Bound as one to love, honor, or burn.
Two years ago, Louise le Blanc fled her coven and took shelter in the city of Cesarine, forsaking all magic and living off whatever she could steal. There, witches like Lou are hunted. They are feared. And they are burned.
Sworn to the Church as a Chasseur, Reid Diggory has lived his life by one principle: thou shalt not suffer a witch to live. His path was never meant to cross with Lou’s, but a wicked stunt forces them into an impossible union—holy matrimony.
The war between witches and Church is an ancient one, and Lou’s most dangerous enemies bring a fate worse than fire. Unable to ignore her growing feelings, yet powerless to change what she is, a choice must be made.
And love makes fools of us all.
Title: Serpent and Dove
Author: Shelby Mahurin
This was a refreshing read for sure! I haven’t read about this type of ballsy female main character in a while.
Sure, you get the general badass female character who can beat up anyone and is broody and antagonistic, but that’s nothing compared to Lou!
She’s snarky and rude and constantly makes lewd comments to unnerve the pious men around her – I definitely laughed out loud at a few of the things she said/sung at them. It makes her feel a hell of a lot more human and real than the standard badass woman. She’s not just a stereotypical man in a woman’s body, she’s a real and flawed, genuine woman in her own right.
The worldbuilding in Serpent and Dove also helped make it feel real: it felt like a world where the Salem Witch trials never ended, but the witches were real! Very cool, and to see it from the perspective of both a devout witch hunter – or ‘Chasseur’ – and a witch – or ‘Dame Blanche’ – felt really unique.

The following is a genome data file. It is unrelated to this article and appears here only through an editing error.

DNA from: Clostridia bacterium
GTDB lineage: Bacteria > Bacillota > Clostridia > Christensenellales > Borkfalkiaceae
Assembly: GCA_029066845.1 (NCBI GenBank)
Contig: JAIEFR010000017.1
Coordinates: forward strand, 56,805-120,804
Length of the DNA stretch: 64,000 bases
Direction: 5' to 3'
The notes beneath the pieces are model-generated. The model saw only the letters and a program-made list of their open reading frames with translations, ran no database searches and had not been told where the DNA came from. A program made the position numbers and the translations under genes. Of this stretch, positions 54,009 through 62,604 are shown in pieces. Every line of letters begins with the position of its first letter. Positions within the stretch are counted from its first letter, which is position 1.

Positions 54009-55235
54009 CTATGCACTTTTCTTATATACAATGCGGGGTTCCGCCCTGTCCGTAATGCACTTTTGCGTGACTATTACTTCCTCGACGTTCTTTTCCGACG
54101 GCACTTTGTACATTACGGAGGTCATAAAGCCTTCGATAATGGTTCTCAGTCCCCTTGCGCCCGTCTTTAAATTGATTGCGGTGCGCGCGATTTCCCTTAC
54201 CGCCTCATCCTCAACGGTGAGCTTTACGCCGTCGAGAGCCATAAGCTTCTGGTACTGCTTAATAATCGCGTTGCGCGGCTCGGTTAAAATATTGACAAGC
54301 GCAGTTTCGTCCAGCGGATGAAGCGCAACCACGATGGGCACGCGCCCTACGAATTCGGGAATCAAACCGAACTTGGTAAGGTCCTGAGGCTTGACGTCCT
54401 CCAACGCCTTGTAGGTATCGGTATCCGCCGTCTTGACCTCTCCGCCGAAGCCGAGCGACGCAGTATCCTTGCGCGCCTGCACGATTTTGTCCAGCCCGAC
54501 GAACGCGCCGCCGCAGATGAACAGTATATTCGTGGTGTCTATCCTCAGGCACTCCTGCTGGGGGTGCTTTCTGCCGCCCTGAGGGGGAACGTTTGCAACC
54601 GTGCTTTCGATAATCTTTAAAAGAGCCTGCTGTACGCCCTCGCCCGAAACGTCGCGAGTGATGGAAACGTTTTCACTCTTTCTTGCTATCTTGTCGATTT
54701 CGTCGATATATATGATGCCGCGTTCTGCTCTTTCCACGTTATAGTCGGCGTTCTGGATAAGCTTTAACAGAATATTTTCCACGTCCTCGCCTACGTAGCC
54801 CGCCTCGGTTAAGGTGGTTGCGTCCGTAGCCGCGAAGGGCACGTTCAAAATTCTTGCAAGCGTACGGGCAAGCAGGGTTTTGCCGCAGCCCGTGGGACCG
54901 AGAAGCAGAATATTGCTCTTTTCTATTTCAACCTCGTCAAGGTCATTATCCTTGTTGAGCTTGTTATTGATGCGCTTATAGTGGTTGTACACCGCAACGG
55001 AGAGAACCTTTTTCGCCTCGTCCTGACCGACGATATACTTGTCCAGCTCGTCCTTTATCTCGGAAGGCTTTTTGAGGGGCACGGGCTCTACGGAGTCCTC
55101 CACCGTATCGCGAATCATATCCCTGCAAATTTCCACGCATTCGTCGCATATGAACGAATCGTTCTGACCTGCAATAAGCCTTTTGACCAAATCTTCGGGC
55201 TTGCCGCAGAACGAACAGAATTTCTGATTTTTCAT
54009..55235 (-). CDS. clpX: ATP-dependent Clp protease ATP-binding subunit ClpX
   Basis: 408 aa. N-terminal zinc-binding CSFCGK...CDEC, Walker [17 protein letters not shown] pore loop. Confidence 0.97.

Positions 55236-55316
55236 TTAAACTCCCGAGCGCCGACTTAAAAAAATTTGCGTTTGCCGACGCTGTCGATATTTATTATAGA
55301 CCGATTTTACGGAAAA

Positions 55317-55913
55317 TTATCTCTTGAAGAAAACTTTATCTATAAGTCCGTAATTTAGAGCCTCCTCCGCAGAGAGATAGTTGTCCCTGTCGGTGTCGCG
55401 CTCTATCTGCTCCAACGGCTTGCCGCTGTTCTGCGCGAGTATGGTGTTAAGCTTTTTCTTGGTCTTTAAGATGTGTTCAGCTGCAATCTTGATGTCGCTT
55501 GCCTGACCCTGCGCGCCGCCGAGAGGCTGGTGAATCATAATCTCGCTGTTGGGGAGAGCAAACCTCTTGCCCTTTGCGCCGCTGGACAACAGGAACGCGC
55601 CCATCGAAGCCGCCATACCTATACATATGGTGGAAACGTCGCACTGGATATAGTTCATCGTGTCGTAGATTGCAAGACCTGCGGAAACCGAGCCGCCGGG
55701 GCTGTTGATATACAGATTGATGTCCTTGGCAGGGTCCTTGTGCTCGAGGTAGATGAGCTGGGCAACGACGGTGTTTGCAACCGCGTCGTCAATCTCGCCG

The writing is also really mysterious under all the fun quips and escapades. The writing is peppered with references to a ‘her’ right from the start and figuring out who they were and what they meant to Lou felt really organic as the story moved along. I loved it, as opposed to a story where I can guess the plot twist coming a mile off, it was refreshing. (Yes, that word again!)
In this world there are Dames Blanche and Dames Rouge (and possibly more types I would assume, though these are never mentioned – maybe in later books?) which are two different kinds of witch. The magic system also has a good balance – the Dame Blanche can’t do anything without balance and the Dame Rouge can do anything as long as they pay in blood or use blood in some way. It’s clever and feels very grounded.
I also enjoyed the French phrases littered around the dialogue. It came with enough context so no matter how much French you know you can understand it, while also reminding you that this is a France-like world without hitting you over the head with it. It felt like a nice touch.
And the romance! This I loved. (WARNING and SPOILER: There is a very R-rated, PG-18, however you want to rate it, scene later on in the book, but if you’re not into those you can just skip it and it won’t harm the book much. It was very well-written however so I would recommend.)
The slow burn between Lou and Reid is perfect: not too slow that you’re antsy for them to do something about it, and not too fast in the vein of insta-love. It feels very natural and built out of what they do and how they act with each other as opposed to just looks and shallower things.
The drama and action of the book just made me keep picking it up again and again, and the ending is the perfect amount of resolved that I’m satisfied, while keeping it open to flow into the second book really well. I can’t wait to pick it up and hang out with Lou again!